Since the Gold Rush, the Bay-Delta has endured much: from the flushing of its tributaries with mud and debris by hydraulic miners to the dredging of waterways and draining of marshes by engineers. But as the decades wore on, as pumping stations pushed water to rich fields and booming cities, and as California grew to become the most populous state in the country, the Bay-Delta wilted. Water quality worsened. Populations of some native species dwindled. Levees threatened to collapse and flood Sacramento and surrounding cities. In 1992 Governor Pete Wilson declared the Bay-Delta broken.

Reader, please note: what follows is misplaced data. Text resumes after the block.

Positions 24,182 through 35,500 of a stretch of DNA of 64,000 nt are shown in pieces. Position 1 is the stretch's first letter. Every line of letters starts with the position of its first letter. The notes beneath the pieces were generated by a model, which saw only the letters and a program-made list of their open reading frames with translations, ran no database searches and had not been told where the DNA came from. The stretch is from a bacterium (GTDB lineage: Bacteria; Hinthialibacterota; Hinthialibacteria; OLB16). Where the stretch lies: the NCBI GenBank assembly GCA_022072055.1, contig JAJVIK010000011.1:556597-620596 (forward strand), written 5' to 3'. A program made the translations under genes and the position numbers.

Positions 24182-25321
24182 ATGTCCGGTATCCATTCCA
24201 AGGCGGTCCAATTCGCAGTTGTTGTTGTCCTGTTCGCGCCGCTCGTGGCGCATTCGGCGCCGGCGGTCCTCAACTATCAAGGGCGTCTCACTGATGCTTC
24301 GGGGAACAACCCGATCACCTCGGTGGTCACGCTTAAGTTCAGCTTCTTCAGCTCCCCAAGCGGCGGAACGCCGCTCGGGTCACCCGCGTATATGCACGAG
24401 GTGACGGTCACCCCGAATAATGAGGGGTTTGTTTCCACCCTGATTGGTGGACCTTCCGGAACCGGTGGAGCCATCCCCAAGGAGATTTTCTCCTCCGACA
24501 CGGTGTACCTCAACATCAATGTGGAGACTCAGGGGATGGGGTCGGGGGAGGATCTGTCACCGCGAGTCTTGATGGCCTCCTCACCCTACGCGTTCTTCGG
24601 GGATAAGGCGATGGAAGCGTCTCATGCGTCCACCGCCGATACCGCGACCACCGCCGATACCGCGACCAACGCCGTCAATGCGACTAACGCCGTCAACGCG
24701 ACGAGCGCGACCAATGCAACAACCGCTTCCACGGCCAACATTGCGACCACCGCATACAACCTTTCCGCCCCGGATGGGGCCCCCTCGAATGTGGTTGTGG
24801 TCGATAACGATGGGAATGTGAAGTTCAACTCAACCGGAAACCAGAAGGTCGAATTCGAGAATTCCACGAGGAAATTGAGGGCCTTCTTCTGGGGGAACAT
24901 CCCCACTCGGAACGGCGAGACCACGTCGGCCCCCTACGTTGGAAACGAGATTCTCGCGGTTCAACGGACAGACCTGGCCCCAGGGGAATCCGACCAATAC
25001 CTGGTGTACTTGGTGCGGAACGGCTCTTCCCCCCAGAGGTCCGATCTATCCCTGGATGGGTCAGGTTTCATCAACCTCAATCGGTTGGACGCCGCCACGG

Two years later, in an effort to repair the damage, the eighteen state and federal agencies12 that regulate the Bay-Delta formed CALFED—a consortium charged with creating a collaborative thirty-year plan for the troubled estuary. In 2000, CALFED issued that plan: a high-level blueprint for restoring the ecological health of the Bay-Delta and improving its water management. Agricultural interests from the northern Central Valley soon challenged the plan under the California Environmental Quality Act (“CEQA”), which provides those who oppose projects for environmental or other reasons with legal means to attack them. The resulting litigation dragged on for eight years and culminated in In re Bay-Delta Programmatic Environmental Impact Report Consolidated Proceedings (“Bay-Delta”). The unanimous California Supreme Court decision upheld the CALFED plan and, in doing so, added certainty to California’s increasingly uncertain water planning process.